EDITORIAL

Due process in the Twitter age

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Science  22 Apr 2016:
Vol. 352, Issue 6284, pp. 387
DOI: 10.1126/science.aaf8885
PHOTO: STACEY PENTLAND PHOTOGRAPHY

Until recently, the only insight that the research community had into published papers that might be suspect, and thus candidates for retraction, was through the formal investigations by institutions or funders and the official announcements made by journals. Today, online communities such as PubPeer and Retraction Watch could be the first to raise an alert that a paper may require additional scrutiny. The involvement of such online entities has made the standardization of processes to address allegations more complex and has led to less patience from the scientific community and the public with what are often long timelines in institutional misconduct investigations. Editors are caught in the middle: They want to correct the literature as quickly as possible to avoid misleading readers with flawed information, but they also want to ensure that authors have received due process, even as rumors of scientific misconduct may be amplified through social media. Last month, a Journals Summit convened by the U.S. National Academy of Sciences tackled this topic in the larger context of research integrity, and several solutions emerged.

PHOTO: OLGA MILTSOVA/SHUTTERSTOCK

“…rumors of scientific misconduct may be amplified through social media.”

Journals have their own requirements for author certification of the openness, transparency, and quality of a research paper and can take preemptive action to retract papers if the authors falsify those certifications, even before misconduct investigations have concluded. One example provided was a paper retracted based on lack of availability of the data, falsification of funding sources, and misrepresentation of approval by an institutional review board. In situations where a journal lacks authority to act, but preliminary evidence suggests that a paper will need to be retracted, an “editorial expression of concern” can suitably alert the community that the results may be suspect, without the journal taking irreversible action. Although the summit attendees agreed that only institutions had the necessary access to conduct investigations, those institutions would benefit from the involvement and oversight of an experienced, independent party with no conflict of interest in the matter to speed up the process and ensure a quality outcome. Many participants felt that the stigma of having a retraction is so great that it might discourage authors from removing papers that are flawed because of honest errors. Finding some other terminology for such situations would help clean up the literature and reward good behavior.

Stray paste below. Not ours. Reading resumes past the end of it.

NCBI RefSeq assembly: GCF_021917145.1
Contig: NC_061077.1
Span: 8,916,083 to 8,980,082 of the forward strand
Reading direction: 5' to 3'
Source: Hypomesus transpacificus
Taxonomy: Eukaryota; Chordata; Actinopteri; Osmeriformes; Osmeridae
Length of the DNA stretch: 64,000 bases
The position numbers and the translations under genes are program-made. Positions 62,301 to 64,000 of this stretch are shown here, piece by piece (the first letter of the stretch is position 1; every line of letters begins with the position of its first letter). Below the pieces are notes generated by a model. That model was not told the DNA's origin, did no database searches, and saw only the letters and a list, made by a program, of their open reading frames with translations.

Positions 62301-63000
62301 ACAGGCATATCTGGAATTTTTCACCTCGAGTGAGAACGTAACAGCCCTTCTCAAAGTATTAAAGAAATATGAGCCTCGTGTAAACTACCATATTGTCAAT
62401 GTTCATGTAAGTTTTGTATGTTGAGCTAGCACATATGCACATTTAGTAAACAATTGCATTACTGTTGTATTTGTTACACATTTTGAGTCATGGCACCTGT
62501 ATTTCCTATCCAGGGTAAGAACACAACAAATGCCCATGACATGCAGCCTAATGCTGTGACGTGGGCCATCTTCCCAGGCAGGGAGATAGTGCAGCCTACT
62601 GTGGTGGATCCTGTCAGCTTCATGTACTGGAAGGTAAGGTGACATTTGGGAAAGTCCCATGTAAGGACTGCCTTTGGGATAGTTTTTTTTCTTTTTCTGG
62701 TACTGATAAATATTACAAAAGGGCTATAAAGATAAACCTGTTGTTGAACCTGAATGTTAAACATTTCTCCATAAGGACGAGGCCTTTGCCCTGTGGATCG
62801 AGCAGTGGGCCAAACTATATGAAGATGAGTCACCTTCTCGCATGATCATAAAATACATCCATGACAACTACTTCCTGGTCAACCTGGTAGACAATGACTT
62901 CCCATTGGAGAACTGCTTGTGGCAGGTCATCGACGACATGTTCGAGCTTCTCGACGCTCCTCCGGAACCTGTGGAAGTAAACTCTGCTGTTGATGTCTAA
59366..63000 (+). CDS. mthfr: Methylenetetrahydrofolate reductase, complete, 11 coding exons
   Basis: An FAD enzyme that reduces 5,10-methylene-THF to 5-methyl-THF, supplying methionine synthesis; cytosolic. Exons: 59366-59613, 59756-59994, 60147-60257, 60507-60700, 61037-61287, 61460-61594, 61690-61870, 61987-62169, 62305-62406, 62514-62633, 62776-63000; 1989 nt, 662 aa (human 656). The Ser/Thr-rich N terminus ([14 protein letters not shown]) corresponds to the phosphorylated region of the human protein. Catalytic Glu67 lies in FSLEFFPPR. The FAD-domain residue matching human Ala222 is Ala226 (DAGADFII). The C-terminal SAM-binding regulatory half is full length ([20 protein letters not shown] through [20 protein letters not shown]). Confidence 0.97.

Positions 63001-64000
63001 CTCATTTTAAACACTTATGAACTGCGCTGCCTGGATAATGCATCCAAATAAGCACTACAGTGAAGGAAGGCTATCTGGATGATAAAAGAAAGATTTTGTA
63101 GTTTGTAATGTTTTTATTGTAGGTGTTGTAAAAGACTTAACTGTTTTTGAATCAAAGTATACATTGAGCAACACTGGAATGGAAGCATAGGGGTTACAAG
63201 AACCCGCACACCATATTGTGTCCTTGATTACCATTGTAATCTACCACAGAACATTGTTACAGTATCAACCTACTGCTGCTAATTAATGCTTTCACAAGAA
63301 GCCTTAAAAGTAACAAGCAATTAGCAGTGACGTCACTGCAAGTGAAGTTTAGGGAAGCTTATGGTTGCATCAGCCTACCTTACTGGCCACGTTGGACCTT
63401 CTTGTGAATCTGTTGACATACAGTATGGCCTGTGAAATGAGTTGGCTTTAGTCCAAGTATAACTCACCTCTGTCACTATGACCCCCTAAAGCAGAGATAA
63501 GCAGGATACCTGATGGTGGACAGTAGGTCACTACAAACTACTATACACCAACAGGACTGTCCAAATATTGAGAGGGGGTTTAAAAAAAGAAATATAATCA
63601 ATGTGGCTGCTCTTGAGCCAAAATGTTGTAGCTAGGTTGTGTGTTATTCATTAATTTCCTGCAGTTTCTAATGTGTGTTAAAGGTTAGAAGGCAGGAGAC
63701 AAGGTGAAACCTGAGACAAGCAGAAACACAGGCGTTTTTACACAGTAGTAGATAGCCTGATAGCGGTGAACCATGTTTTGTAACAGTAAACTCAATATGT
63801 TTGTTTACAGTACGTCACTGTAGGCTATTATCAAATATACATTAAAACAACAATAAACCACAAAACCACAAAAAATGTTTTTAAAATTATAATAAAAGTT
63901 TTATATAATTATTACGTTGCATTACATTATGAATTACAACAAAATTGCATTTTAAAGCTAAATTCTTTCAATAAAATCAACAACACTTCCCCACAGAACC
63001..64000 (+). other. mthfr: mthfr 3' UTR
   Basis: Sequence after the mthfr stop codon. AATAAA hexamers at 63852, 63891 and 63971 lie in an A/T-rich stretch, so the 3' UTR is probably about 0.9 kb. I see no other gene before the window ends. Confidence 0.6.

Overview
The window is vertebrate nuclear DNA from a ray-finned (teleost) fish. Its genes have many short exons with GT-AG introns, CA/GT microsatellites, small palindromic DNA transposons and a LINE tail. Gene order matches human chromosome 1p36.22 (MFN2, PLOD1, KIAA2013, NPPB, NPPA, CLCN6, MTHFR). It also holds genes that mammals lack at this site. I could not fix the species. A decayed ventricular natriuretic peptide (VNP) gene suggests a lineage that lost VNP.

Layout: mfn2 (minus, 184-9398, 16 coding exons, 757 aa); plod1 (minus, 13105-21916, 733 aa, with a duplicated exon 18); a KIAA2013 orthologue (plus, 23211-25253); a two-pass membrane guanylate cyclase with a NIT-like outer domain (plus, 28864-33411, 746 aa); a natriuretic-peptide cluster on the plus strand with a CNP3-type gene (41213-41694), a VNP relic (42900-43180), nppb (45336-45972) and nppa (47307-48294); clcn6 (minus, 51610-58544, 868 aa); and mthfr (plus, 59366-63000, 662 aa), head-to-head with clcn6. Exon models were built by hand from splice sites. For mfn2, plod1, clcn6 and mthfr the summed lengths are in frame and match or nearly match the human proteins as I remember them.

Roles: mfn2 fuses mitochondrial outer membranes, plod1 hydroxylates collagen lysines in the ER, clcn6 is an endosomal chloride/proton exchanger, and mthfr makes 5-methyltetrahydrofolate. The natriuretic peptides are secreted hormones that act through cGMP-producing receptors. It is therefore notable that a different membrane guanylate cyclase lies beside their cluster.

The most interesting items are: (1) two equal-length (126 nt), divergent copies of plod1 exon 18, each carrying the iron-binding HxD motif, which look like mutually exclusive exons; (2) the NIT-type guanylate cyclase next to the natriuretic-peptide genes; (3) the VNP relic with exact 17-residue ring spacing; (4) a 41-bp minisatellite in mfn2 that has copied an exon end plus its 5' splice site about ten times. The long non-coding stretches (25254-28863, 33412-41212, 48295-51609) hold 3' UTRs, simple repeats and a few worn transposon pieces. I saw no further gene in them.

Should there be a statute of limitation on retractions? Two panelists had experiences as editors with requests to retract papers that were published more than 50 years ago. This clearly raises the question of due process. None of the authors were alive to respond to the charges of misconduct. Only incomplete records survived regarding how decisions about those papers were made. The requests were declined. Although panelists did not come up with a fixed amount of time beyond which a paper would be too old to retract, consideration of a paper's current influence and whether evidence exists to provide due process should weigh into the course of action in such cases.

Editors are often caught in the crossfire between impatient readers who may reach conclusions about the validity of misconduct allegations on the basis of incomplete information online, and authors who are concerned about damage to their reputation. In the final analysis, the editor's paramount concern should be for the integrity of the scientific record.

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